Though constitutionally tasked with the responsibility of holding the Government to account, the Opposition Leader is claiming that his office is being starved of the vital financial resources that it needs to fulfill its mandate.
In fact, Bishop Joseph Atherley has revealed that while there is money allocated to Parliament each year, there is no official allocation for the office of the Opposition.
In an exclusive interview with Barbados TODAY, Atherley further pointed out that the ongoing dispute over whether his People’s Party for Democracy and Development (PdP) qualifies to share in the $300,000 annual subvention for political parties represented in Parliament, has further hamstrung his office’s ability to function as the conscience of the Government.
The Opposition Leader painted a dismal picture of an office which could not afford adequate staffing, proper research or even decent furniture. He lamented the fact that the Opposition has no official vehicle, even though there is a messenger/driver, who has to use his own vehicle in order to fulfill this daily duties.
“The situation at our office is a horror story. When I came to this position, I was surprised to find that the Opposition is funded in the way it is done. There is no budget which is allocated to the Opposition even though it is a constitutional position. Even ministries which are not constitutional positions are allocated funding and yet there is no funding allocated to the office of the Leader of the Opposition. The funding comes to Parliament in lump sum and the Opposition can make requests on funding voted by Parliament for Parliament. This is not always the simplest of tasks,” said Atherley.
He further revealed, “I can tell you that there are times that we do without a lot of things because no specific funding is allocated for us. There are times we have paid for things out of our own pockets. The Opposition is allocated four staff positions, an assistant, a secretary, a maid and I have a driver messenger. There is no research officer provided and the driver messenger is not provided with a vehicle nor allowance for use of his own vehicle. We have requested that a look be taken at the furniture because I have had the unfortunate situation of a chair collapsing with me and me slamming my head against the wall.”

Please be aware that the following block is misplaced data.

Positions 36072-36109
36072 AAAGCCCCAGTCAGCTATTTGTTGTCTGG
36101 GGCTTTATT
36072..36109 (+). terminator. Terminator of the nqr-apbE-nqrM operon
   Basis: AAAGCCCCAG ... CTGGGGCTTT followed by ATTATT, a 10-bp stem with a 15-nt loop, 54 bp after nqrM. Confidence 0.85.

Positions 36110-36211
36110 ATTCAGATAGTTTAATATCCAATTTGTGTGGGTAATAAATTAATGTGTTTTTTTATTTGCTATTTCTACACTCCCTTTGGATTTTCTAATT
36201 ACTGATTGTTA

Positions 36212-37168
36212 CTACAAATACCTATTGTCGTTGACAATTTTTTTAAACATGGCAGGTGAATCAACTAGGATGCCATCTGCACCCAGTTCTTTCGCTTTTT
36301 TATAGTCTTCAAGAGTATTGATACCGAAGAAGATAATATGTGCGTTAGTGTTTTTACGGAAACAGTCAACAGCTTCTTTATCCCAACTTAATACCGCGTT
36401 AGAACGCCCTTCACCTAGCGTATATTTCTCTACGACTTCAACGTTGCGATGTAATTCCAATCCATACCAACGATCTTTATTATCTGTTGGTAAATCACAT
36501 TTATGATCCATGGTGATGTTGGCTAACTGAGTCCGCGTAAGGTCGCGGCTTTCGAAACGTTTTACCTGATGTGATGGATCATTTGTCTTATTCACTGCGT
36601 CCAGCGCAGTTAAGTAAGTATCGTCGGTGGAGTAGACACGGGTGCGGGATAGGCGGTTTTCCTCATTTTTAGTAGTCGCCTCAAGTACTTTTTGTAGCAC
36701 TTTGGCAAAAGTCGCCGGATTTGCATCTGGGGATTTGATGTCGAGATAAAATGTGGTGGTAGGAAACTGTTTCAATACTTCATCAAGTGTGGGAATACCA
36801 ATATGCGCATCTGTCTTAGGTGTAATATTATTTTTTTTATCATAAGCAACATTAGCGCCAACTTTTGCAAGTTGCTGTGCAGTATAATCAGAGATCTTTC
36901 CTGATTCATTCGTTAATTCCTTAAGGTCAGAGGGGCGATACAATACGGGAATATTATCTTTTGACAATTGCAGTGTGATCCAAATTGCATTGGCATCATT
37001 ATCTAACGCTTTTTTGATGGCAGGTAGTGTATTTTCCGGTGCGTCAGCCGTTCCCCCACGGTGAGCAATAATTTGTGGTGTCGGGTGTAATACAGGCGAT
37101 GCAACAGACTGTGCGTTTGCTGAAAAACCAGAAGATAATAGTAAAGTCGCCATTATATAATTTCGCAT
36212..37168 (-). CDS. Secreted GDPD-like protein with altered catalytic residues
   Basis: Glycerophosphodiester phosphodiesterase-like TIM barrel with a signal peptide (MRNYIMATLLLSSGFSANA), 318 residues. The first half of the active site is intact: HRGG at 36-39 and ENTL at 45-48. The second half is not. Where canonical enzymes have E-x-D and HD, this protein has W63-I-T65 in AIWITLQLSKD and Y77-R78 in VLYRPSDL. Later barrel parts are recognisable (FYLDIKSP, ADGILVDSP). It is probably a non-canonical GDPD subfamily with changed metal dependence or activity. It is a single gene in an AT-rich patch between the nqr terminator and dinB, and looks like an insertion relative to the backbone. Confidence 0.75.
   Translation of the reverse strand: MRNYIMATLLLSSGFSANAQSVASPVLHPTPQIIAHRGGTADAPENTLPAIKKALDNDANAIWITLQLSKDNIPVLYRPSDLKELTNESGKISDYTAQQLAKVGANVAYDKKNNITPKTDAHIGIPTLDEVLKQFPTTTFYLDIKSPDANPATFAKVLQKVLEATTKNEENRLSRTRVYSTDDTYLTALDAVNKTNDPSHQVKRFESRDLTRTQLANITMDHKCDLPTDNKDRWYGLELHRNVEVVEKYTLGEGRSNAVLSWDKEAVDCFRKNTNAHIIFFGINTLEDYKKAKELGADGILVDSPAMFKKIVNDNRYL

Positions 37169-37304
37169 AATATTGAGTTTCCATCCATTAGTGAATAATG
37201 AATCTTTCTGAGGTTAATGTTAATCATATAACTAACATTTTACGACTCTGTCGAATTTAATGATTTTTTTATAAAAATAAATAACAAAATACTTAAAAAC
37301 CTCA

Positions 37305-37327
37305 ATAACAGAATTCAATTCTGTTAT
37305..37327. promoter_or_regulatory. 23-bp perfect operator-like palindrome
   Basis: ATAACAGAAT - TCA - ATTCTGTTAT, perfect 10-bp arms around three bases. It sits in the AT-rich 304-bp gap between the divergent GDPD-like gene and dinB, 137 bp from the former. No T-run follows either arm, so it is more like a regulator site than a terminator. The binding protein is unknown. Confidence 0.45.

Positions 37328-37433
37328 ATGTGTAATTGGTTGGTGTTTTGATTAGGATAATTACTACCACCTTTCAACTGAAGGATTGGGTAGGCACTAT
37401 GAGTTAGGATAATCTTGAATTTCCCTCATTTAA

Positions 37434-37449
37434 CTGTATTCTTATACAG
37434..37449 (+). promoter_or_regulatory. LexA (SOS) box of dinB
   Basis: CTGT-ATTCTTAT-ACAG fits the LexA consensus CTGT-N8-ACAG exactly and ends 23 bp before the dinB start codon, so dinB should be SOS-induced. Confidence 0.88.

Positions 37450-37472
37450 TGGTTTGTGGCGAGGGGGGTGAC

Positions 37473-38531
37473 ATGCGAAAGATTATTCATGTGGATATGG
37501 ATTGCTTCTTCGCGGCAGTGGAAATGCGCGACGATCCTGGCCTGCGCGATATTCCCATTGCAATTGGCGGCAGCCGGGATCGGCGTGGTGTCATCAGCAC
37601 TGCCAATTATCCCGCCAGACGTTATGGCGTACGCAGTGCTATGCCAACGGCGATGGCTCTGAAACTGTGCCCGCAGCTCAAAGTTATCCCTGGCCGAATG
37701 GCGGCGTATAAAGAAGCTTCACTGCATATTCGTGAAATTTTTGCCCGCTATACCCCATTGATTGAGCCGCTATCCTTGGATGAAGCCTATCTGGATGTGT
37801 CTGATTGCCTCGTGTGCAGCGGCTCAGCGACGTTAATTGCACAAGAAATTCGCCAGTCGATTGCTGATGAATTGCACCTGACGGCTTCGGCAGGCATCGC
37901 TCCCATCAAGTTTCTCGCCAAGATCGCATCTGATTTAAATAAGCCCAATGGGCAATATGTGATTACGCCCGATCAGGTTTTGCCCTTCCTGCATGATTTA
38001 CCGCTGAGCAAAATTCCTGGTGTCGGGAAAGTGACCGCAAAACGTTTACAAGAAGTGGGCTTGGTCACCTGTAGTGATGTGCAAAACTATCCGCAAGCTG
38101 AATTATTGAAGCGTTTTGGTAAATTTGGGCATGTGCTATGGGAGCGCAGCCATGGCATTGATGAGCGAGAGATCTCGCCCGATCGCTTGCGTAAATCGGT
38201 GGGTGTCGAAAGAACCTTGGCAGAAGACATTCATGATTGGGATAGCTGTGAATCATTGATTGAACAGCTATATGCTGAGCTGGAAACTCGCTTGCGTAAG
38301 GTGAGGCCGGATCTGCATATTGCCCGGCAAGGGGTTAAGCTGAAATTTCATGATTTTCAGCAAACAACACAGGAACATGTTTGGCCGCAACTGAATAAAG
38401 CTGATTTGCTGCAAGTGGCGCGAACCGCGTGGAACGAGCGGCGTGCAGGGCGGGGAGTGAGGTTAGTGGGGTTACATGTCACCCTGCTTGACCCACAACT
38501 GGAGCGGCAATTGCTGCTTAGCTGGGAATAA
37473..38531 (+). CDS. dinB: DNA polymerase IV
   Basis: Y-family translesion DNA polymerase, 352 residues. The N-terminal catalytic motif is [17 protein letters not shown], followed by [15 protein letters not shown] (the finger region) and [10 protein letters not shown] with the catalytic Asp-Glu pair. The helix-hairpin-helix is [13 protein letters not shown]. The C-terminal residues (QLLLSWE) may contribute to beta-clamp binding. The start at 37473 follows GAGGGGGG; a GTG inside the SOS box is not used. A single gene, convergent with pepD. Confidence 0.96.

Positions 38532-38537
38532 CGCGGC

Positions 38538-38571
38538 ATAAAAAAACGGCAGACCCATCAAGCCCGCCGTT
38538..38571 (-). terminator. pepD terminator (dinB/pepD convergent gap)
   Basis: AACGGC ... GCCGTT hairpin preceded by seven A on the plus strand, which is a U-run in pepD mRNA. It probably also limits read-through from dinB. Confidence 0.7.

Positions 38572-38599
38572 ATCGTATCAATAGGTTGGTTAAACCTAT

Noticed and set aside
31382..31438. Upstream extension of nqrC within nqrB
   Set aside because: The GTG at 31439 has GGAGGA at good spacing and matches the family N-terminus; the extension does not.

Atherley, who crossed the floor just days after the Barbados Labour Party (BLP) won all 30 seats in the May 2018 elections, contended that when he was a member of the then Mia Mottley-led Opposition, the office was well equipped, as it had the benefit of its share of the subvention to offset some of the expenses.
“I used to come to this place when I was in another party and I would see staff in this place which went beyond the number of four. So it means that funds probably could have been used to remunerate staff who could have operated in dual roles in the Opposition office, even though they were members of a party. But we don’t have that subvention,” he lamented.
Delivering the feature remarks on day one of the BLP’s annual conference last October, Mottley made it clear that under the rules of Parliament, the PdP did not qualify for the subvention.
She said then, “I want you to know and the rest of the country that when that subvention was first formulated, the rule for access to the subvention was that you must have had run in the last general election and fielded at least one third of the Cabinet in Parliament, so Joe, luck buss! You got to wait and win some seats next time around.”
However, Atherley told Barbados TODAY that while the Prime Minister has made good on her word, the only evidence he has seen in support of her position, is an unsigned Parliamentary document, which dates back to 1997.
“Obviously the intention of the framers of this measure was to ensure that parties had the benefit of access to finance that would allow for proper operations of a political party in a situation where we have a maturing democracy. Obviously if you don’t have that funding it stifles the effort and maybe that is the intention,” said Atherley.
“It impedes you in terms of your ability to contact people for services, pay utility bills, pay rental, pay for research and it has really impacted negatively in that regard,” he said. “I can’t pay for research as the leader of the party, I can’t pay for staff, I can’t pay for operation. If the intention is to ensure that the PdP does not properly get up off the ground and pose a potent threat and present a credible alternative, then the intention is meeting with some measure of success.”